VerifyModuleSignature is an addition in VeraCrypt compared to TrueCrypt, which verifies that the signing certificate used to sign the binary is the genuine VeraCrypt’s certificate, by comparing its hash against a hardcoded value. That should have pissed the malware author, who went the extra mile to re-sign the modified installer with a valid EV code signing certificate, and could not run the installer without modification 🙂

Next, the functions write_string, write_string_0 and other statically-linked libraries seem to be functionally the same, but technically a slightly different. They are most likely fine. The differences could be explained by the mismatch between the version of the compiler used for the official and fake builds.

Finally, sub_41ABF0 / sub_41AC50 is a VeraCrypt function responsible for checking whether the system boots with EFI/GPT or not. I was able to identify the function thanks to hardcoded error messages pointing to GetSystemDriveConfiguration. Due to code inlining, the source code looks much more concise than the actual generated code. That makes the identification of differences more difficult. Nevertheless, I was able to understand the few small differences I found.

One difference resides in the code generated for .str(). Again, this has to do with compiler versions. Another one also probably has to do with a library, but I was unable to confirm. The location of this difference, in GetSystemDriveConfiguration (a low interest function), probably indicates this is just an artifact of the compilation rather than a motivated change. The difference in the decompiled code is shown below.

Official (left) and fake (right) installer’s main difference in GetSystemDriveConfiguration

So, essentially, the installer code is the same as the official one, minus the signature certificate check.

Different extracted files

Now, let’s run the installer to extract its files. I often use Sandboxie to run those kind of unknown executables, but there’s always a risk it grabs real info from my system when it runs and sends it away. So in this case, I prefer to run it inside a virtual machine, on a fresh install of Windows.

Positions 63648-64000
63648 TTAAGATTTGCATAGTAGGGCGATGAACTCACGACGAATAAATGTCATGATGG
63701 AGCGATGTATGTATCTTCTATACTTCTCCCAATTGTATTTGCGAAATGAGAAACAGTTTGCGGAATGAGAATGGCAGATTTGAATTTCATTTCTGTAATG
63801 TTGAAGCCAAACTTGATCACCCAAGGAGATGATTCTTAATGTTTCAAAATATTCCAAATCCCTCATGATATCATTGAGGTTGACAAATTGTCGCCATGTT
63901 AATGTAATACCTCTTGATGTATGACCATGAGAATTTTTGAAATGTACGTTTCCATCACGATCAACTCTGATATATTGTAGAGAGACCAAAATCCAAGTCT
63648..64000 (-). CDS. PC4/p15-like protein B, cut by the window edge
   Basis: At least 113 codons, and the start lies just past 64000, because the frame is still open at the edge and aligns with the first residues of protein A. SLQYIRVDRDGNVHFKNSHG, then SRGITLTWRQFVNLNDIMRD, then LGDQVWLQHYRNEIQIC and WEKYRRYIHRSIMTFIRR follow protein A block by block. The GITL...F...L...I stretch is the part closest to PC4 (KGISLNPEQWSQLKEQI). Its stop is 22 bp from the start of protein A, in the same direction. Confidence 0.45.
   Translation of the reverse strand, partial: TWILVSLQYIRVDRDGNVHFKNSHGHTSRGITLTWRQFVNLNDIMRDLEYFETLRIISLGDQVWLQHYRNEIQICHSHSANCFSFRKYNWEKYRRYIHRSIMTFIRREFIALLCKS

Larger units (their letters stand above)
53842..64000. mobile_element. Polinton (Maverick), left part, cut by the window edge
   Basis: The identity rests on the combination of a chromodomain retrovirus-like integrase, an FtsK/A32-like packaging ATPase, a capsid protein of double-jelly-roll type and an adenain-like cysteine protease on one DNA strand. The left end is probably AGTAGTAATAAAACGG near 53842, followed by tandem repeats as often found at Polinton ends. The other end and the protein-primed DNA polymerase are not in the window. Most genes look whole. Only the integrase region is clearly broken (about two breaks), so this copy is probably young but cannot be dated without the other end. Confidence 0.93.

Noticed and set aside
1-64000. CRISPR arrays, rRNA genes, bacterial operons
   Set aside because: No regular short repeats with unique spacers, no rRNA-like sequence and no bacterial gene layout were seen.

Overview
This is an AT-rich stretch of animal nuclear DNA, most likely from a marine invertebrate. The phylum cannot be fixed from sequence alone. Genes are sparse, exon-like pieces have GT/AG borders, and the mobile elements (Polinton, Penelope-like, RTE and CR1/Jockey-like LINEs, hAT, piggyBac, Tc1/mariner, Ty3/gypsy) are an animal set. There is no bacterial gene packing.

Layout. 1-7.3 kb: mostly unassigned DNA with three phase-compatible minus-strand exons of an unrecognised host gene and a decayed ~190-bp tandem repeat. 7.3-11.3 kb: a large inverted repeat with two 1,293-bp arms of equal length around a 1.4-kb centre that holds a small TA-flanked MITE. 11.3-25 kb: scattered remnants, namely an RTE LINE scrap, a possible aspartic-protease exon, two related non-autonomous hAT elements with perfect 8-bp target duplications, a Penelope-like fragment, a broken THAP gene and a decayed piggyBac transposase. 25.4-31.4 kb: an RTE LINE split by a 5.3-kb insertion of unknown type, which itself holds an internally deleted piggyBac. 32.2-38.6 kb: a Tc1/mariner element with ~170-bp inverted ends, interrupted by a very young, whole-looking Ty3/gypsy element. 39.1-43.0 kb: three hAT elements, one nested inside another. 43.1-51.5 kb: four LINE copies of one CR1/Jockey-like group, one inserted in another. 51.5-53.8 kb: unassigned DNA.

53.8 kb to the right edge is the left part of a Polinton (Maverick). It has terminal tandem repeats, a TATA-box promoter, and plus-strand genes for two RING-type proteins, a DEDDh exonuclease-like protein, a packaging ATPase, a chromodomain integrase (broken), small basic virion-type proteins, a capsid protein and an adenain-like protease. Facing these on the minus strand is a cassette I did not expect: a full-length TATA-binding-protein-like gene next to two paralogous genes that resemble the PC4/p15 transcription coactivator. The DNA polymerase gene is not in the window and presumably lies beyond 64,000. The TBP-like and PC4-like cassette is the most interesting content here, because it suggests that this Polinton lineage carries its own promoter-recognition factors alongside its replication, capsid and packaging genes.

Let’s extract VeraCrypt files from the fake installer

Next, we continue to compare the extracted files against the official VeraCrypt v1.23 files. However, most of them are different… This could be explained by a different way of compiling VeraCrypt, in which case I might need to figure out which version of the compiler and environment settings were used. That could be a pretty painful process.

Comparing the official (left) with the fake (right) extracted files (v1.23). Ignore the timestamps. Red files means they differ, black files mean they are the same.

Before I start the endeavor of recompiling VeraCrypt with different configurations, how about we check the extracted files’ version info again? Good hunch, the versions of the extracted files do not match. While the fake installer corresponds to v1.23, the extracted files are actually from v1.23-Hotfix2. Go figure who repackaged this with the wrong installer…

Official veracrypt.inf v1.23 (left), fake veracrypt.inf v1.23-Hotfix2 (right)

OK, let’s compare with VeraCrypt v1.23-Hotfix2 extracted files then:

Comparing the official (left) with the fake (right) extracted files (v1.23-Hotfix2). Ignore the timestamps.

Now, only VeraCrypt.exe and VeraCrypt-x64.exe differ. We are getting closer…

Modified VeraCrypt[-x64].exe

Firing IDA Pro and BinDiff, I was able to identify mismatching functions inside VeraCrypt-x64.exe. Most functions matched, except for few ones.
Note: I did the same exercise with VeraCrypt.exe and found similar results, so I’ll skip the analysis here.

BinDiff output showing at least three to four dissimilar functions

Let’s start with the most different function, with a similarity score of 0.00: sub_140001900 in the fake installer.